Monday, July 14, 2014

A Few Of My Weight Loss Food Swap Outs

Being that I've been trying to lose weight over the past 6 months, I have found that many "weight-loss" foods aren't really weight-loss foods at all. There are certain things that I've had to completely cut out of my diet, even though many diet cookbooks claim they are "good fat" and calories that are unavoidable for certain dishes. I have found a few swap outs that have saved on lots of calories from oils, condiments and ingredients that worked for me.

Rice, I love me some rice...I use brown rice and though it has fiber that white rice doesn't have, it tends to be crunchy and earthy. When I make it in my rice cooker, rather than 2 parts water to 1 part rice, I actually do 3 parts water and drop in 2 beef or chicken bouillon cubes. Add salt and pepper after it's done and there's really no need for butter or other flavor additions for your rice. With all that said, rice of any variety usually packs a good bit of calories without much nutritional value...Add steamed veggies to it such as bell pepper, broccoli or spinach and you're not only adding fiber, you're lowing your calories per serving and adding higher nutrition value to what is pretty much a "plate filler."

Cooking oils, for searing or frying I do use oils. When I stir-fry vegetables, however, rather than oil I stir-fry them in beef or chicken broth made from bouillon cubes. This saves around 140 to 280 calories in your dish.

Mayo is one of those things that people don't really think about but it's high in calories. There are light mayos as well as the dreaded Miracle Whip as Mayo alternatives BUT there is actually a calorie free mayo product made by Walden Farms that tastes the same as mayo when I put it on a sandwich. It's slightly thinner but spreads fine and is high in flavor.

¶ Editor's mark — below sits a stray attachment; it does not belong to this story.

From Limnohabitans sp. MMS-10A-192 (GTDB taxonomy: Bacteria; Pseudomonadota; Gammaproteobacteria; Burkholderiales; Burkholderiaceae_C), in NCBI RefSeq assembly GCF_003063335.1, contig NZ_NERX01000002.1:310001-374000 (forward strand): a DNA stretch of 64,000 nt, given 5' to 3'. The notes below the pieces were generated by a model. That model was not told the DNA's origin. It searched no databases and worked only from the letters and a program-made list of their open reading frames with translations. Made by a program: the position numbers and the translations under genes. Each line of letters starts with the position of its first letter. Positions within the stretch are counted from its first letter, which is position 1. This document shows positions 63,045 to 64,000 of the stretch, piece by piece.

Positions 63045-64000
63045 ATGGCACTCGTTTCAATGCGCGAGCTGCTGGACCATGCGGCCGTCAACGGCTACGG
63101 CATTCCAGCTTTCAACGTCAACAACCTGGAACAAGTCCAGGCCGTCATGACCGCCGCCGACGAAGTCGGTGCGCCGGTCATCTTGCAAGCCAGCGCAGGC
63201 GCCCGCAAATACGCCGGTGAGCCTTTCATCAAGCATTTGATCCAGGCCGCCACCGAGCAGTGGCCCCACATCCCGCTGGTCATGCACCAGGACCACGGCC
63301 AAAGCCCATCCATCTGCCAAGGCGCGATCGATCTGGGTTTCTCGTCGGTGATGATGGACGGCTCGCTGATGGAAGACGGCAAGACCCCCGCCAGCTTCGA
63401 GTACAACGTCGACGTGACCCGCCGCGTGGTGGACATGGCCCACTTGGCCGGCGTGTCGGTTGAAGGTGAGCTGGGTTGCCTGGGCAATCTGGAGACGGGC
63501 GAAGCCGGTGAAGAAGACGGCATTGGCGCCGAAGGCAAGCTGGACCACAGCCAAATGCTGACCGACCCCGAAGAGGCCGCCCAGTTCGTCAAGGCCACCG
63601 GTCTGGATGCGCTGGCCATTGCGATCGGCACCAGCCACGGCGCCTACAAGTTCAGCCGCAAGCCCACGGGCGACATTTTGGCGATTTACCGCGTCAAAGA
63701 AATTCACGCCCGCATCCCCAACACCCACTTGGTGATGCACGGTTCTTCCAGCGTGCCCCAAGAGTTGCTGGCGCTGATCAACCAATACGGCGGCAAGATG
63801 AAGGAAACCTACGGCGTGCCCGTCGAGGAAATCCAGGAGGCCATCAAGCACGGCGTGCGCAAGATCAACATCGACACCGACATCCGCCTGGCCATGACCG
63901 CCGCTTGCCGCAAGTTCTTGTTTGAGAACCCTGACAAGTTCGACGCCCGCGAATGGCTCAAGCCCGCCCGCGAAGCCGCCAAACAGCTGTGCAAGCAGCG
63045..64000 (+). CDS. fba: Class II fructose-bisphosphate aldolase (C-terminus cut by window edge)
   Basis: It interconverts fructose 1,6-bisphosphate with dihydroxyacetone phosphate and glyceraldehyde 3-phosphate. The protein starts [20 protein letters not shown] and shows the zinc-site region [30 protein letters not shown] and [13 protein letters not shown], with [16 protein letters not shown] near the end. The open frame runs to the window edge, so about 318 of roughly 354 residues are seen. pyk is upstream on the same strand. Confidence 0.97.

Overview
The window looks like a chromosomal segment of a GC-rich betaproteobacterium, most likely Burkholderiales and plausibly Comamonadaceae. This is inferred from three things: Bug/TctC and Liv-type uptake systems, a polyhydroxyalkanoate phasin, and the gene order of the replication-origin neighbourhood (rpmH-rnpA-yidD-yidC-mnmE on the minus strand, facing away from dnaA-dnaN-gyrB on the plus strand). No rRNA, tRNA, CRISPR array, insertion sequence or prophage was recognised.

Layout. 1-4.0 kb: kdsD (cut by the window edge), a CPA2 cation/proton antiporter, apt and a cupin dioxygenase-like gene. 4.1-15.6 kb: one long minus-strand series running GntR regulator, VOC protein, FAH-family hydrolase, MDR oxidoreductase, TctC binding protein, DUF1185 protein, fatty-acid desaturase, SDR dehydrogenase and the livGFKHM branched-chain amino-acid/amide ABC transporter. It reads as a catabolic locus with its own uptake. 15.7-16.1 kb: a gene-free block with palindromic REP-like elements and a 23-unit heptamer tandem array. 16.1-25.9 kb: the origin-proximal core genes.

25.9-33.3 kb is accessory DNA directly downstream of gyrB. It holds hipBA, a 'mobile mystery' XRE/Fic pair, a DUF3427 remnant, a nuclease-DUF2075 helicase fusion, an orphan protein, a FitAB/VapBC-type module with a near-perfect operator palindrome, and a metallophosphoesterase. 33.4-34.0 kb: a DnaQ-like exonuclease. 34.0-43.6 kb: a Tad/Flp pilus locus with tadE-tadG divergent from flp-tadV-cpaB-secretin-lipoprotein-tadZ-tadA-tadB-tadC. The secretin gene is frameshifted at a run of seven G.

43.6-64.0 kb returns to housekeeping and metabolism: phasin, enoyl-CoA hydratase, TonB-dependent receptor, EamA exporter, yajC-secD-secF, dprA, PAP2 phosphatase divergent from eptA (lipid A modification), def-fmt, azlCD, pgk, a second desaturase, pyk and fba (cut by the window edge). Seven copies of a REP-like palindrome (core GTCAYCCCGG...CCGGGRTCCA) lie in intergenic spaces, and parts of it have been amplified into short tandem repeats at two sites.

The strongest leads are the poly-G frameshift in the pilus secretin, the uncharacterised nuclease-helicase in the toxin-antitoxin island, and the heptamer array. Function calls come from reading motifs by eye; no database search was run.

Creamy condensed soups like clam chowder, use skim milk or 1 part milk and 1 part water when thinning out the condensed stuff. If using ready made soups, add a little more water to them but if you do this and mind the serving sizes. If you still eat the whole can, you are consuming the same calories as listed on the can per serving...keep in mind that most soup cans contain 2 to 2 and a half servings.

Eggs...I only have eggs in my house for hard boiling to include in recipes like chicken salad or tuna. If I'm making an omelet, I only use Egg Beaters or the store brand version. You're looking at about 30 to 35 calories per serving rather than about 90-110 calories per actual egg.

Finally, did you know that on average, people that consume foods using larger spoons that hold more food actually eat slightly less? Not sure why but it's a fact.

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